This Thanksgiving, I find myself grateful for driven people.
We all need inspiration. Some of us find it through prayer, others through a good book or a movie about redemption. I find myself inspired by many things, but if you’ve been following the blog, you know that I find myself most invigorated by humans who put their minds and bodies to the test and then share with us how they’ve enhanced their lives as a result.
Thank you, Genevieve, for providing fuel for us all on this Thanksgiving Day, 2014.
I’m a Mixed Martial Arts competitor, and I love it.
I was a three sport athlete in high school. I followed that up by playing 3rd base for Hofstra University, a nationally ranked D-1 school. Training hard day in and day out was a normal thing for me, something I had done since I was 13 years old. When I graduated at 21, I no longer had the structured gym time. I found myself a little lost.
Like many people, I set out on my own; searching to replace what was lacking my life. I tried my own workouts and various classes at the local gym. Cardio kickboxing was fun for a bit, but after 3 weeks of the same routine, I was bored. I had won a few private boxing lessons at MPR Endurance in Fairless Hills, PA and decided to give it a try. I was looking for a good workout, and there was a decent number of MMA fighters and boxers who trained at this gym. There was really no downside.
I found myself hooked. A few boxing lessons led to Muay Thai, then Jiu-Jitsu. I followed that up with Judo and Sambo. Eventually, I found myself locked in a cage, an MMA fighter ready for battle. What began as a few free lessons ended up with me being close achieving my blue belt in Jiu-Jitsu. I have competed in 4 competitive Jiu-Jitsu tournaments and am preparing for my first MMA fight in the new year.
The physical benefits of Jiu-Jitsu are clear. It is an amazing sport and an unbelievable work out. I am in better shape now and more conscious of how my body works training jiu-jitsu than I ever was as an athlete in college. It has been an intense process. Training for fights requires a rigorous 12+ week fight camp with multiple training sessions per day. I had to eat as healthy and clean as possible (alcohol is off limits; I will give a nice long pause for that one…).
All of that training culminates in three 6 minute rounds in a Jiu-Jitsu tournament or three 5-8 minute rounds in a cage fight. The physical training is critical, but the mental aspect may be more important. I would be lying if I said you don’t have any negative thoughts questioning your skills and strengths along the way. It happens, but being a fighter is all mental toughness. Who wants it more? It is all right there in your hands (pun intended).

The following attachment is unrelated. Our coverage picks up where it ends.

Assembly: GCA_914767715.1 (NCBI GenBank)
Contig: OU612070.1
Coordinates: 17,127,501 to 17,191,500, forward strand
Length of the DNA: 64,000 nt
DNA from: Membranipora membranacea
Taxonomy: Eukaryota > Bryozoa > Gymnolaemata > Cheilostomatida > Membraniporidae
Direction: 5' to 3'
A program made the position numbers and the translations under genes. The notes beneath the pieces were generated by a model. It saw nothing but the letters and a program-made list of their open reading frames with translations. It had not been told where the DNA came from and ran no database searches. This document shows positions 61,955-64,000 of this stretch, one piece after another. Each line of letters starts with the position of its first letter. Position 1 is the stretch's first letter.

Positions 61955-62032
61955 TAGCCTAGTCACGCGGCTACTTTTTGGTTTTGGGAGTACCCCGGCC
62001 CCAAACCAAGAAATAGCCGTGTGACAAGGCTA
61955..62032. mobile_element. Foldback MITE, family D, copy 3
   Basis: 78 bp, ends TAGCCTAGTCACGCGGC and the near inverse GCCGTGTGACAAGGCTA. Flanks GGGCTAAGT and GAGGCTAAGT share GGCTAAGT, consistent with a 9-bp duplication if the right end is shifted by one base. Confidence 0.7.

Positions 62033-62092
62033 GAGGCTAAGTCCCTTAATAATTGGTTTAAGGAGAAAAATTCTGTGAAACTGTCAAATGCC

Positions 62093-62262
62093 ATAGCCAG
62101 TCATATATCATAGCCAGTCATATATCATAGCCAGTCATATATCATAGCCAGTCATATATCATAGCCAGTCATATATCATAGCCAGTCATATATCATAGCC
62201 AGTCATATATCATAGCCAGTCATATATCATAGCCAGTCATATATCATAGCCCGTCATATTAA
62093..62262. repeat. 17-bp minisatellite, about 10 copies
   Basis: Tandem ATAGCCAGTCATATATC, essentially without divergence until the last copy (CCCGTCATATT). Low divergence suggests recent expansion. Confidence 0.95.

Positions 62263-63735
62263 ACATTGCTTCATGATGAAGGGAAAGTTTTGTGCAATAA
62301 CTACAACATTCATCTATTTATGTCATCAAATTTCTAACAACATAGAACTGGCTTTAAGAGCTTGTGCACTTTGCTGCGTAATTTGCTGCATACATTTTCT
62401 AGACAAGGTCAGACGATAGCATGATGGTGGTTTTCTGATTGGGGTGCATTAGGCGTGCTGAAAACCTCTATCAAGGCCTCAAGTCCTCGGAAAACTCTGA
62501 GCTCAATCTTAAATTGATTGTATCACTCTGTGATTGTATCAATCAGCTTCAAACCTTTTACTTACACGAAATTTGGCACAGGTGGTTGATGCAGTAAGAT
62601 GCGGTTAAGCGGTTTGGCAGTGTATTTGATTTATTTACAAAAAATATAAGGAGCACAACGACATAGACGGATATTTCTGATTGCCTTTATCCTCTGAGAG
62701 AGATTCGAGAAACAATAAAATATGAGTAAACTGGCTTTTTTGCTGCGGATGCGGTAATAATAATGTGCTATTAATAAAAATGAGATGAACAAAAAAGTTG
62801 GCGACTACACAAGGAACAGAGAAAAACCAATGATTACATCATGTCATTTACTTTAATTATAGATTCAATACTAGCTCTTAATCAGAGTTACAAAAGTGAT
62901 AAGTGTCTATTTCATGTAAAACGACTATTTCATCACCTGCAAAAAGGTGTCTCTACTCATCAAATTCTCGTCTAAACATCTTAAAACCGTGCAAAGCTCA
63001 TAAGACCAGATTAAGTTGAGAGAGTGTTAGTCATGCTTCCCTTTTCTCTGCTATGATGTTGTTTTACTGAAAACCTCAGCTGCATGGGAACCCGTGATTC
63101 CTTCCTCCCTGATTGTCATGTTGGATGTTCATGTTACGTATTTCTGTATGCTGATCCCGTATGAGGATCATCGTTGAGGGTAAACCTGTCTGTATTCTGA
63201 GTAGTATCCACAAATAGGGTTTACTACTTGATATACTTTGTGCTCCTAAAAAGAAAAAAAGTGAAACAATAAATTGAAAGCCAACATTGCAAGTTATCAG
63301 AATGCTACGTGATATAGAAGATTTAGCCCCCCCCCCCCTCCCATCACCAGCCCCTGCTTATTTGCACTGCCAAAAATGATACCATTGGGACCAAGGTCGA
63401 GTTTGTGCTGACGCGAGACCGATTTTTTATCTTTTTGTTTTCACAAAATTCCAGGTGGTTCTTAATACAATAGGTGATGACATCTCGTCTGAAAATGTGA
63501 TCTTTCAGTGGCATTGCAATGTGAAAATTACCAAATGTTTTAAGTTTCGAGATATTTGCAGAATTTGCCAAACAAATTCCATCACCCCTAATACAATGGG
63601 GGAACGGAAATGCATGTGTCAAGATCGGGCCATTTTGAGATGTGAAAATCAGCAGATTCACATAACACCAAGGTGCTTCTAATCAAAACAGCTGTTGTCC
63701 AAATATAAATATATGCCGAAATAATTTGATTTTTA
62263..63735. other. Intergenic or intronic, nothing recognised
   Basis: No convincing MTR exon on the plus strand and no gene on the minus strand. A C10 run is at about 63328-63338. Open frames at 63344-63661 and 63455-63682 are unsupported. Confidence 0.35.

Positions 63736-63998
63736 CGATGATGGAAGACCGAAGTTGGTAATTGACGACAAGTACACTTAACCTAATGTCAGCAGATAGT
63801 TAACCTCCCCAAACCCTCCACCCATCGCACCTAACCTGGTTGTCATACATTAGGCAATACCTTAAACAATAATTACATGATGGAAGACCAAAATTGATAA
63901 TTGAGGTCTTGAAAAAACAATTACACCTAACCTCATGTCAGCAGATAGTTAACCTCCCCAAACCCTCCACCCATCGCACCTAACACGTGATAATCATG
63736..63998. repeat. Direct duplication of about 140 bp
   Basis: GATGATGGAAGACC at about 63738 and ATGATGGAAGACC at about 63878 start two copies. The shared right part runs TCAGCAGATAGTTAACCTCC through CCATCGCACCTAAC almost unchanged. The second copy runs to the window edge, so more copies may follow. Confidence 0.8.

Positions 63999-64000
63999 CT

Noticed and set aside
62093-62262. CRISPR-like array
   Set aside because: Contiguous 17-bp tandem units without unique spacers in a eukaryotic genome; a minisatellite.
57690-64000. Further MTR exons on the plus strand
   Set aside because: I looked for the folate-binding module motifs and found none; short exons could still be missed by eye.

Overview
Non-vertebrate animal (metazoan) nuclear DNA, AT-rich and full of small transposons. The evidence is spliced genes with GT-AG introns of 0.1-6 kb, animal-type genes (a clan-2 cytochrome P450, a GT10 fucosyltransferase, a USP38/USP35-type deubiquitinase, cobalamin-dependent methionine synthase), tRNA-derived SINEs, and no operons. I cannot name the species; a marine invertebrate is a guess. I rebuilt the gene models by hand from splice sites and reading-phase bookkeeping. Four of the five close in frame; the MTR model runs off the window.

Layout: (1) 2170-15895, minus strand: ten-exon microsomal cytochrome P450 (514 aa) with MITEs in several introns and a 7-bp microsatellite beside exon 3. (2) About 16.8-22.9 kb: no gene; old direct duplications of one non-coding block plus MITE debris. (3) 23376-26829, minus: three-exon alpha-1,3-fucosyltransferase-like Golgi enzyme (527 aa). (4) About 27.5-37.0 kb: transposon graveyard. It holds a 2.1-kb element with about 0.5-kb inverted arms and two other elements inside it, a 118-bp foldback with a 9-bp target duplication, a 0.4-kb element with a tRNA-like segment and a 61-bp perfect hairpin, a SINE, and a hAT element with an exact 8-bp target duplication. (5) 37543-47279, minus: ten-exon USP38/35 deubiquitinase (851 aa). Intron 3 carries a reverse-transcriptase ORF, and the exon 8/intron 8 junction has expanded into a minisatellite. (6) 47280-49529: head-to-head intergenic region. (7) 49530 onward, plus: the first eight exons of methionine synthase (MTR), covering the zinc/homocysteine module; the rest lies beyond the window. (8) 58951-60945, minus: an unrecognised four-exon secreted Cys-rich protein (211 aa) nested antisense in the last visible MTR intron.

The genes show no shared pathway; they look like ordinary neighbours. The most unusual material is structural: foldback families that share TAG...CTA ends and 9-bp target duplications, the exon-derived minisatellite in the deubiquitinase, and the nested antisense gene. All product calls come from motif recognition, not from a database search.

Learning this sport gave me back that competitive edge I was searching for since graduating college. I remember being a bit nervous during the national anthem, but once I threw my first fielded ball across the diamond, it was game on. Being out there competing has always been inspiring to me. More importantly, I learned that the toughest part that it is you and only you competing. Softball was a team sport. If you make an error, there was someone right next to you to pick you up. In the cage, the only person you can rely on is yourself.
Most people might think negatively about the sport of fighting, but out of all the sports I have played, these athletes are the most respectful people I have ever met. You both agree to go in there and test your skills through strikes, kicks, take downs and submissions. People look at me and say I can’t fight or that I never would. That adds way more ammo to my arsenal. Fighting, and competing in these grappling tournaments, is the most competitive thing I could ever do as an athlete.
On a deeper level, as a female, it is extremely important to have an understanding of self-defense and the tools that you may need in the event you are faced with an attacker. Jiu-jitsu teaches you how to protect yourself, work off your back and use an opponent’s body weight for leverage.
Ultimately, this sport has given back the piece of my life I was missing. When I am getting my cardio in, weight lifting and doing agility drills, I remind myself that if I don’t give it my all, my opponent is in another gym working 10 times harder. Jiu-jitsu increases your flexibility, targets your core, enhances your grip and improves your overall reaction time. I encourage anyone who may be interested to try out a class and see what you think. I really encourage females to learn the basics so they can be prepared in the event they ever need to use it in real life. Jiu-jitsu has given me goals to strive for, the ability to compete again and has been a positive in my overall well-being and life.